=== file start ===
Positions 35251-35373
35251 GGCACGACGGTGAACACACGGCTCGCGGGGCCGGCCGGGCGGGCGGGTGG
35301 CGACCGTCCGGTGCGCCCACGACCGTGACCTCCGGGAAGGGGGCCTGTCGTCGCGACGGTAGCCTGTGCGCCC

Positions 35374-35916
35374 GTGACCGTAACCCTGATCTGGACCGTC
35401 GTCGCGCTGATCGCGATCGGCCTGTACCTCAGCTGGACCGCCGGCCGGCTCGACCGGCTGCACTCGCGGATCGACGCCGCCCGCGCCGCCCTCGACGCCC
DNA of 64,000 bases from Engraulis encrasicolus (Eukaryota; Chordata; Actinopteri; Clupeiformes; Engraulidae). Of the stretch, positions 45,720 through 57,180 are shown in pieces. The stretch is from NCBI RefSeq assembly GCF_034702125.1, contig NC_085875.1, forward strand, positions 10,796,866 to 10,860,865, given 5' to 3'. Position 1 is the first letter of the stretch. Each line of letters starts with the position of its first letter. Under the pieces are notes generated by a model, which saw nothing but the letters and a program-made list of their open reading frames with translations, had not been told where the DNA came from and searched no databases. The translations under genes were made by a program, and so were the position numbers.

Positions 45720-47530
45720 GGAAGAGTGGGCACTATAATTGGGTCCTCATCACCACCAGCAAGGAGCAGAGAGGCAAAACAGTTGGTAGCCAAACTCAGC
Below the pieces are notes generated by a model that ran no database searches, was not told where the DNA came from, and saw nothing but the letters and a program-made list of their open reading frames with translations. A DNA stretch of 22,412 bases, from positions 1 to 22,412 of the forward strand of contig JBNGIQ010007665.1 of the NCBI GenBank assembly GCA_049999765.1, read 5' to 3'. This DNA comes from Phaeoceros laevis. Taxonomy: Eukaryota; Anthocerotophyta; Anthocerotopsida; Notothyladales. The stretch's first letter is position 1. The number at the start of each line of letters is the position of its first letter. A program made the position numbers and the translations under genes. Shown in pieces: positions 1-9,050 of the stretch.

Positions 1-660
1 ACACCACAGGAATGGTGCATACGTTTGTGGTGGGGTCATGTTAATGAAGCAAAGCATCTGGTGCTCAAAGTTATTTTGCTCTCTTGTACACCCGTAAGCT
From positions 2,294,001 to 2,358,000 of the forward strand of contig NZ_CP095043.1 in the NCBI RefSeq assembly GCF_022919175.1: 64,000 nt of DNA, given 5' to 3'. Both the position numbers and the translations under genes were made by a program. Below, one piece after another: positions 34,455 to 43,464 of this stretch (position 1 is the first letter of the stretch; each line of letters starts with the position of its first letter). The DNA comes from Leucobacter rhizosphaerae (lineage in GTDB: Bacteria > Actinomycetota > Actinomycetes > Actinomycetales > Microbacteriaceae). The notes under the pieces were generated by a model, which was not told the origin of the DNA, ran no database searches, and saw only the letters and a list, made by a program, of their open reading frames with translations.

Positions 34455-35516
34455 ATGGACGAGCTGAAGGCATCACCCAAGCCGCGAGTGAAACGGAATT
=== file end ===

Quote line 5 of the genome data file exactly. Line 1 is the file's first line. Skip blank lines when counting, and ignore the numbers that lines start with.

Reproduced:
35374 GTGACCGTAACCCTGATCTGGACCGTC